Vania Pigeonutt

co-founder Amapola Periodismo

Vania Pigeonutt has been a journalist for 12 years. She has covered contemporary issues in Mexico, such as the forced disappearance of the 43 teacher students from Ayotzinapa in 2014. Her work focuses on understanding criminal dynamics from a local dimension: poppy-sowing communities, phenomena such as kidnappings and extortion, with a gender focus. As well as the crime of femicide. She also has covered subjects of forced disappearance, internal forced displacement, migration, political violence, childhood and youth. She co-founded, a digital memorial to murdered and disappeared journalists, and the Guerrero-based web portal Amapola Periodismo.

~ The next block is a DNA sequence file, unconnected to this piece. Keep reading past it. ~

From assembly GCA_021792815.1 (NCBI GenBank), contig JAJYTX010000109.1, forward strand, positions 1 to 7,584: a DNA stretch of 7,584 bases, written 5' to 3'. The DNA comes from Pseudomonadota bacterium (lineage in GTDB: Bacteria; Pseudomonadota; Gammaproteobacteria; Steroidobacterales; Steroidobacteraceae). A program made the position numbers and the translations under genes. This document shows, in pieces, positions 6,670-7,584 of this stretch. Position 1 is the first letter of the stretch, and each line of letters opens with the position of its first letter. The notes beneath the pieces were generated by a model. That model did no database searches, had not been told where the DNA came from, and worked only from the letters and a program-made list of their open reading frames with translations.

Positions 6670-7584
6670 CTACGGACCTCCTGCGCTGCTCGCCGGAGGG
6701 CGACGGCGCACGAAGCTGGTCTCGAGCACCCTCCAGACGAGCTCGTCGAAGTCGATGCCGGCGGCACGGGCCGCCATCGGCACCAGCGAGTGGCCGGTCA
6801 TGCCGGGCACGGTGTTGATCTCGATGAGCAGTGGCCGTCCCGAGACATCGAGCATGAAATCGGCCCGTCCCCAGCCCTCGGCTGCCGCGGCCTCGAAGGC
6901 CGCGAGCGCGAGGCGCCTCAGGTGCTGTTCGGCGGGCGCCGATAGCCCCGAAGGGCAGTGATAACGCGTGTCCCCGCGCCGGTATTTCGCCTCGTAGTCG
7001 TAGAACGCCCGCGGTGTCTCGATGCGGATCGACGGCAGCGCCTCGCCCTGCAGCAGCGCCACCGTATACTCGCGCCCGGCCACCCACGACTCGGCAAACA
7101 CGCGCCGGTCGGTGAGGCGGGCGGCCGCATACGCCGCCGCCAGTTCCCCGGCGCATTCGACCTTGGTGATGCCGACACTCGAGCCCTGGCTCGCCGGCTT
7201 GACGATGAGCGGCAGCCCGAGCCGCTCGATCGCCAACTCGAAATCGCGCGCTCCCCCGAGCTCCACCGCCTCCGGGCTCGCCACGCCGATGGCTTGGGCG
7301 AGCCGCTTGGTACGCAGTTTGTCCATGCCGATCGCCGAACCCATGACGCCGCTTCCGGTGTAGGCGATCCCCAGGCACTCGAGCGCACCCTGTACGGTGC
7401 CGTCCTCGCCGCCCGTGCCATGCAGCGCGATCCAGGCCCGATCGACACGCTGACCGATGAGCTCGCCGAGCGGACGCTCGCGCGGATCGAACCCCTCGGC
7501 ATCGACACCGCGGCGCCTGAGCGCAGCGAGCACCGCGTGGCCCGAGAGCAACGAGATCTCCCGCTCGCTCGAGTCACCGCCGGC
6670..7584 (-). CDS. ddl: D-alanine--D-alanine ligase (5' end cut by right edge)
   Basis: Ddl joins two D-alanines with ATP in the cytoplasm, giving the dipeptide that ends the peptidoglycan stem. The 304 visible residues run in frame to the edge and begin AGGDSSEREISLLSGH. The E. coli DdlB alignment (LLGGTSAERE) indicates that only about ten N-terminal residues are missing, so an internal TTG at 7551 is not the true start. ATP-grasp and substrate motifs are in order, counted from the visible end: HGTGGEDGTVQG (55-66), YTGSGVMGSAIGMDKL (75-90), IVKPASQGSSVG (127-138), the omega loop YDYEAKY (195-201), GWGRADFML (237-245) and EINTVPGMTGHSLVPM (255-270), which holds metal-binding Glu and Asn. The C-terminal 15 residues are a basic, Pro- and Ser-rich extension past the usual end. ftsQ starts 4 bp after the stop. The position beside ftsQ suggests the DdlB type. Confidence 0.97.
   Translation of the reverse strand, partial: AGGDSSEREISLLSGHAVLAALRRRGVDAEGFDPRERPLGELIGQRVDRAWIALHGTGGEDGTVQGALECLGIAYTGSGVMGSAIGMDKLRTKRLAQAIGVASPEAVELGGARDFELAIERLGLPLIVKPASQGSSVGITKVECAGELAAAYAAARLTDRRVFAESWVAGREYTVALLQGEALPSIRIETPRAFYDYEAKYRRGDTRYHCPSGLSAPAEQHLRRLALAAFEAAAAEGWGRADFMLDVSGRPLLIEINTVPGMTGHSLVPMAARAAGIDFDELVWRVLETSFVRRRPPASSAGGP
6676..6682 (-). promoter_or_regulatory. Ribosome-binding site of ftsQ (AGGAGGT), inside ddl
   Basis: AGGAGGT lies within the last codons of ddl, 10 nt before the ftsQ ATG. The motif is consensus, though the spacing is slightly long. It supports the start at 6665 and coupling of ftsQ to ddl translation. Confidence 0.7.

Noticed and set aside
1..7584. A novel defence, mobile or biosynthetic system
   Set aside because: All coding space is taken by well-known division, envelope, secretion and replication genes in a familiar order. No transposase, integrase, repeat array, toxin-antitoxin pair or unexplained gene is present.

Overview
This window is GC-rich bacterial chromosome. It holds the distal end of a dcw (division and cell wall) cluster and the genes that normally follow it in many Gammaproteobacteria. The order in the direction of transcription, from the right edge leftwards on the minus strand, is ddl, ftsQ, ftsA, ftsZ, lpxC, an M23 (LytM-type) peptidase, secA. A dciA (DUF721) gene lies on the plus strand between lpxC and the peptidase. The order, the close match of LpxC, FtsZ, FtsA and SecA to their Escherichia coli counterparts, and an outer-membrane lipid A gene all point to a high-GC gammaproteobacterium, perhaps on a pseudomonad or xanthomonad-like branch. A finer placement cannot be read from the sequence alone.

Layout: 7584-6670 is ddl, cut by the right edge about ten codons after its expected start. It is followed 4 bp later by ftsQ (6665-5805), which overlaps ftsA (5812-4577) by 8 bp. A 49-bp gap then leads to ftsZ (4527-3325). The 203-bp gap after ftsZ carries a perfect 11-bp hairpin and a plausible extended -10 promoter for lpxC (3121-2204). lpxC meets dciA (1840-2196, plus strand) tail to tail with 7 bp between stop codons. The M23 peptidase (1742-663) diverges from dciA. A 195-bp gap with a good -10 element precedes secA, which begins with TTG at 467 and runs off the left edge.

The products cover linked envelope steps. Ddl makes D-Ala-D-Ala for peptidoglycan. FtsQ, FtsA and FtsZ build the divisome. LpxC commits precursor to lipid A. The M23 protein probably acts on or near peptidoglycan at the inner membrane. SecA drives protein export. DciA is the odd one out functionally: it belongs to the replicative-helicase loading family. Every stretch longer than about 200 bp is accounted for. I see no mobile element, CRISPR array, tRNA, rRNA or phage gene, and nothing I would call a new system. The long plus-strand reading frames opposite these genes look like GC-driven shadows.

Her articles have been published in Mexican and foreign media such as El Universal, The New York Times in Spanish, ViceNews. In 2015 she won the Walter Reuter Prize for German journalism, with the article The Children of Opium in Guerrero. In 2021 she won the same prize with a report about femicide. Vania also has been a fixer for eight years. She has worked with dozens of foreign colleagues. She is currently a fellow for the Global Initiative against Transnational Organized Crime. Analyzes and investigates the crime of extortion, and its effects in cities such as Acapulco and Chilpancingo.

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